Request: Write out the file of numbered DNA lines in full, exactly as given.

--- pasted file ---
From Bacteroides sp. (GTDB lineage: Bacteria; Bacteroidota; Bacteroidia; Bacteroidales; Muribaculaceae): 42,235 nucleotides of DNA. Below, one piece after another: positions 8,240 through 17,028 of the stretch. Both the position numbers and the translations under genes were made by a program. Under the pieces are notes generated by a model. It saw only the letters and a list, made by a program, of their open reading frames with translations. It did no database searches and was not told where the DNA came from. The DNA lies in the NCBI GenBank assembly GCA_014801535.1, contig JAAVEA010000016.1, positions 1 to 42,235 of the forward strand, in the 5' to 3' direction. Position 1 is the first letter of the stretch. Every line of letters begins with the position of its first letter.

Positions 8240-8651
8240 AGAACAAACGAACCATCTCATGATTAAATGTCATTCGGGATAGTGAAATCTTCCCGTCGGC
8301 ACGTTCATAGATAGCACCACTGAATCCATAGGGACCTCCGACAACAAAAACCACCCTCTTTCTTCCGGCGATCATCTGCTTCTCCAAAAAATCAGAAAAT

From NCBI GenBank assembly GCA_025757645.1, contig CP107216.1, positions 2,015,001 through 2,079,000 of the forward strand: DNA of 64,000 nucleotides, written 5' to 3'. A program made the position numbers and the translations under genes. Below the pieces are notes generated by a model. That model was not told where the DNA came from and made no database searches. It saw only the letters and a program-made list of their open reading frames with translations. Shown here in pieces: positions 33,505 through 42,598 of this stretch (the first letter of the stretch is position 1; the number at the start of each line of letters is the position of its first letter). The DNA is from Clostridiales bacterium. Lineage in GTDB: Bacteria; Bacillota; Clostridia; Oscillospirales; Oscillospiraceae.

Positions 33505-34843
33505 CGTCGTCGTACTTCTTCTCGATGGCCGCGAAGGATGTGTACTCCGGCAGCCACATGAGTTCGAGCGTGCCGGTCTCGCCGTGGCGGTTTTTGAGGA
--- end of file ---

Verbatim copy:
From Bacteroides sp. (GTDB lineage: Bacteria; Bacteroidota; Bacteroidia; Bacteroidales; Muribaculaceae): 42,235 nucleotides of DNA. Below, one piece after another: positions 8,240 through 17,028 of the stretch. Both the position numbers and the translations under genes were made by a program. Under the pieces are notes generated by a model. It saw only the letters and a list, made by a program, of their open reading frames with translations. It did no database searches and was not told where the DNA came from. The DNA lies in the NCBI GenBank assembly GCA_014801535.1, contig JAAVEA010000016.1, positions 1 to 42,235 of the forward strand, in the 5' to 3' direction. Position 1 is the first letter of the stretch. Every line of letters begins with the position of its first letter.

Positions 8240-8651
8240 AGAACAAACGAACCATCTCATGATTAAATGTCATTCGGGATAGTGAAATCTTCCCGTCGGC
8301 ACGTTCATAGATAGCACCACTGAATCCATAGGGACCTCCGACAACAAAAACCACCCTCTTTCTTCCGGCGATCATCTGCTTCTCCAAAAAATCAGAAAAT

From NCBI GenBank assembly GCA_025757645.1, contig CP107216.1, positions 2,015,001 through 2,079,000 of the forward strand: DNA of 64,000 nucleotides, written 5' to 3'. A program made the position numbers and the translations under genes. Below the pieces are notes generated by a model. That model was not told where the DNA came from and made no database searches. It saw only the letters and a program-made list of their open reading frames with translations. Shown here in pieces: positions 33,505 through 42,598 of this stretch (the first letter of the stretch is position 1; the number at the start of each line of letters is the position of its first letter). The DNA is from Clostridiales bacterium. Lineage in GTDB: Bacteria; Bacillota; Clostridia; Oscillospirales; Oscillospiraceae.

Positions 33505-34843
33505 CGTCGTCGTACTTCTTCTCGATGGCCGCGAAGGATGTGTACTCCGGCAGCCACATGAGTTCGAGCGTGCCGGTCTCGCCGTGGCGGTTTTTGAGGA